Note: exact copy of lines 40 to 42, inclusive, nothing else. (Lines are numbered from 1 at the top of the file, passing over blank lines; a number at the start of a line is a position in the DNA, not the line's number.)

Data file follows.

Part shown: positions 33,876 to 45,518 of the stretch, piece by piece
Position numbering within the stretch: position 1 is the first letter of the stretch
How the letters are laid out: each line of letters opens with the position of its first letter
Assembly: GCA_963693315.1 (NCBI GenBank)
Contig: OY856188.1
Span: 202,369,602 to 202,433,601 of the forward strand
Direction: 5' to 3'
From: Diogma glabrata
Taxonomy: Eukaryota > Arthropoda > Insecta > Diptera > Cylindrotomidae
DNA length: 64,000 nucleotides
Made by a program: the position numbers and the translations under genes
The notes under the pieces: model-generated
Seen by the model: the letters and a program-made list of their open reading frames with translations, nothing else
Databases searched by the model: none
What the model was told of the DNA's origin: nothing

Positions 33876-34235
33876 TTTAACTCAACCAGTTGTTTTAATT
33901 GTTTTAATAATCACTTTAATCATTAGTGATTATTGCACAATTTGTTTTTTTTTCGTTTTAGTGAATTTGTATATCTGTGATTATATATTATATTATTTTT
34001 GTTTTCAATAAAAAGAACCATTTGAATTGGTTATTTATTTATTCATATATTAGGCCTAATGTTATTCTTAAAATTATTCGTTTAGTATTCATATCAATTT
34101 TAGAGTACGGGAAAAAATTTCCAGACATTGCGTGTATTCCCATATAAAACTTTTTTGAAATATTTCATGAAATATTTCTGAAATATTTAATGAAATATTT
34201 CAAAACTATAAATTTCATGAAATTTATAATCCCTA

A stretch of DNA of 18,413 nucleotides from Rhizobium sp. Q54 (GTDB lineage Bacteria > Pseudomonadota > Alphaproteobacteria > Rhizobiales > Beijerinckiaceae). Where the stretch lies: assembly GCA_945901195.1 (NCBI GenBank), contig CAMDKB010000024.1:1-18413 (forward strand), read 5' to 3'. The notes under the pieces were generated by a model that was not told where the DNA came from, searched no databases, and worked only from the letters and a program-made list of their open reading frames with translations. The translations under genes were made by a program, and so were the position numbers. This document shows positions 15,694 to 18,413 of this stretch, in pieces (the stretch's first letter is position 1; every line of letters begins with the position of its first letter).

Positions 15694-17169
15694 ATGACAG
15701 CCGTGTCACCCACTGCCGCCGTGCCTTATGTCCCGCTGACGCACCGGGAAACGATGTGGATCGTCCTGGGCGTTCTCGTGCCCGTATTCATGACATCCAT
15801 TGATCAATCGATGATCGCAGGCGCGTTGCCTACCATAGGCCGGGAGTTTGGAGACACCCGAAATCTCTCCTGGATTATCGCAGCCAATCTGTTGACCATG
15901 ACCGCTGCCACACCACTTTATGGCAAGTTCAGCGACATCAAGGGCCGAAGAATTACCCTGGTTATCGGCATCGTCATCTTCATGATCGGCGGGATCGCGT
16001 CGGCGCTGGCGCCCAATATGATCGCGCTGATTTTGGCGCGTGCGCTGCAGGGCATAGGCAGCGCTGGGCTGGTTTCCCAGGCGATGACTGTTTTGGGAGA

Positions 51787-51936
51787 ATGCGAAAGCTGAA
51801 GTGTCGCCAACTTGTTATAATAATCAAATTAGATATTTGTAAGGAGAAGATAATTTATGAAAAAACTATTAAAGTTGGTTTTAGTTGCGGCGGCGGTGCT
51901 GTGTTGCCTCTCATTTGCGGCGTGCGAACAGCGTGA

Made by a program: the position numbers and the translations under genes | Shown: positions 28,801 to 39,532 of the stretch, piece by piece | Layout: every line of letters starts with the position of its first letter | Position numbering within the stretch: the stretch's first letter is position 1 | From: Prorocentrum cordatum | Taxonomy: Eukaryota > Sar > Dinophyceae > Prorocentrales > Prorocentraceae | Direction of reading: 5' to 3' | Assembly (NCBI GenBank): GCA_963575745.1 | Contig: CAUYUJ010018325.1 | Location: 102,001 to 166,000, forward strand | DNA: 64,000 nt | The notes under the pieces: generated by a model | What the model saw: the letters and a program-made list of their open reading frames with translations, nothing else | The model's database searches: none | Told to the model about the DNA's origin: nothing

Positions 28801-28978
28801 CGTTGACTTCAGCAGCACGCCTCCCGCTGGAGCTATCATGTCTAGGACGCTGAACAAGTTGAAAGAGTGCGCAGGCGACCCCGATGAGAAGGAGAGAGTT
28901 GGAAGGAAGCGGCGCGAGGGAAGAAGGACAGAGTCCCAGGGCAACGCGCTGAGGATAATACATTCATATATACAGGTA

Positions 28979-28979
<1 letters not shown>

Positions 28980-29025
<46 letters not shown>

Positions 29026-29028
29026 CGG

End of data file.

<46 letters not shown>

Positions 29026-29028
29026 CGG